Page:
November 16, 2007

The Wanderer steps forth

The other night I was reading "The History of Tom Thumb" to my children out of Joseph Jacobs's English Fairy Tales (1890), which begins:

"In the days of the great Prince Arthur, there lived a mighty magician,called Merlin, the most learned and skilful enchanter the world has ever seen.

This famous magician, who could take any form he pleased, was travelling about as a poor beggar, and being very tired, he stopped at the cottage of a ploughman to rest himself, and asked for some food."

The moment I read those words, I was thunderstruck. The realization hit me: Merlin is Odin.

I almost wanted to stop reading just to let this, and its implications sink in, but I didn't, because there are few sins greater than to interrupt a child's fairy tale.

Now, I know I could probably find this notion in any number of dusty tomes by scholars of literature, mythology or folklore. But I don't recall ever having read this. No, I don't even feel like looking it up. In that one moment, the energy of the archetype reached through several levels of being and zapped me right where I sat among my pajama-clad children.

And from that moment forward, I will always be certain: Merlin is Odin.


Henitsirk said...

Archetypes are so powerful that way, aren't they?

I've been reading The Third Eve's blog ( recently, and her essays on Jungian archetypes are fascinating.

And how about Gandalf?

Theo Huffman said...

I don't know. I think Gandalf is too human. He may share some of that Odin energy, but he's still a modern fictional character, and not something straight out of the subconscious, like a fairy tale figure.

And, notice Merlin doesn't stick around long in the fairy tale. He shows up, finds out the barren parents want a child so badly they'd even take one the size of a mouse, and ZAP! He makes it happen. Then... he's gone!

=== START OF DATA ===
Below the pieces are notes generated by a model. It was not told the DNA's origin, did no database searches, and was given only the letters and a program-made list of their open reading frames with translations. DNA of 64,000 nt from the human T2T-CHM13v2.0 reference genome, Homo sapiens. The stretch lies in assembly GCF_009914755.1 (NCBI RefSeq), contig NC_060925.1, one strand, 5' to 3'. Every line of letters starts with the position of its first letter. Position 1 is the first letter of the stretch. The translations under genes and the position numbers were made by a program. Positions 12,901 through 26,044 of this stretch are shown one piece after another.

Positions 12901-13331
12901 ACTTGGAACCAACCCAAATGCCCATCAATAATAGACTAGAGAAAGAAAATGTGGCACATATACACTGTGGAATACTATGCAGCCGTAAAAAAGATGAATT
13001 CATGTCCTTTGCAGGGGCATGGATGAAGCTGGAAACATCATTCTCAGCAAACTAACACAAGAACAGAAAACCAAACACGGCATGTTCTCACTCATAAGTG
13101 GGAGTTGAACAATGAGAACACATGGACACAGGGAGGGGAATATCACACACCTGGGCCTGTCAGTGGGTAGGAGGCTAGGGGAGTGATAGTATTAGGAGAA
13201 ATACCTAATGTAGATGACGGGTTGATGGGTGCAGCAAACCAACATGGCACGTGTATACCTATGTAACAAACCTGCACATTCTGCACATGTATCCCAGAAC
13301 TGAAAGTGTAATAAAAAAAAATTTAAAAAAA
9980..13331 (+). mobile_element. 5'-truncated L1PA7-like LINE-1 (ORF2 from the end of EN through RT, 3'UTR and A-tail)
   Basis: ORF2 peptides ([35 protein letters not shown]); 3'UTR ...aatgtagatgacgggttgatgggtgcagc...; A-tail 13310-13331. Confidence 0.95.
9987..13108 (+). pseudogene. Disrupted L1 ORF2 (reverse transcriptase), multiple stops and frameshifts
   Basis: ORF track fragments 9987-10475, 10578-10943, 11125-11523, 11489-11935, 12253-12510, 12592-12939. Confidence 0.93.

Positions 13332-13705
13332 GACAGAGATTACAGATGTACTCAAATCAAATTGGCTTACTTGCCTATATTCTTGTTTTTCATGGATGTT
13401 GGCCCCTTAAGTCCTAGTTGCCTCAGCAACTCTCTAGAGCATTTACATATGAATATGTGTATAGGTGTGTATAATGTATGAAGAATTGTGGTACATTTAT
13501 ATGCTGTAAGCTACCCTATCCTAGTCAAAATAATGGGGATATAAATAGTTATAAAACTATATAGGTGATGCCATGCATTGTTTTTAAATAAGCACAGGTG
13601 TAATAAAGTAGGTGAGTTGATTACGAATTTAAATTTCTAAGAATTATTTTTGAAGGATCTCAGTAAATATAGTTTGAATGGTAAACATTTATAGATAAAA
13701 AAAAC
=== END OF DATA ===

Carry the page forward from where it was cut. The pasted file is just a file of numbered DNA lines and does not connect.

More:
Thanks for the link to The Third Eve. I have a suspicion my feed list just got longer. :-)

To be fair, though, even modern writers have no idea where some of the stuff they write comes from. It just pops up, and they write it down.

Adrienne said...

Before I even read the blog entry I thought, "What's with the Odin image?" Ha!

Hellibrarian said...

I took a course for librarians three years ago on fairy tales and Odin, interestingly, was one character who didn't come up. In fact, few Norse references did. Possibly because there is so much in the field of fairy tales as literature even without going into the realm of mythology, which is, of course, connected.

That's an interesting point you made, how Merlin appears but doesn't stick around for long. That's true. It's as if Merlin is merely an authoritative tool required for subsequent magic to unfold, not part of the story.

vero said...

So I heard you are planning to write some more on children's tales? I'm soo looking forward to it! :))

Theo Huffman said...

Where did you hear that?

Rumor control:

If you've heard that I'm in the process of writing a serialized posting on the various ways of approaching fairy tales, including folklore, literature, psychology, and esoteric practices...'s not true! All lies! I never write things like that!

You believe me, right ;-)

vero said...

Sure I do! ;-))

KateW said...

Thanks for posting on Diamonds and Toads. I have linked to your very interesting blog.
We deal with archetypes and mythic figures in our class on writing. One thing I have noticed is that fairy tales contain much religious shorthand as well. The notion of travelers asking for and receiving hospitality would have struck a chord with early audiences not only because of its link to mythical themes and figures, but to themes they would have learned about through later religions.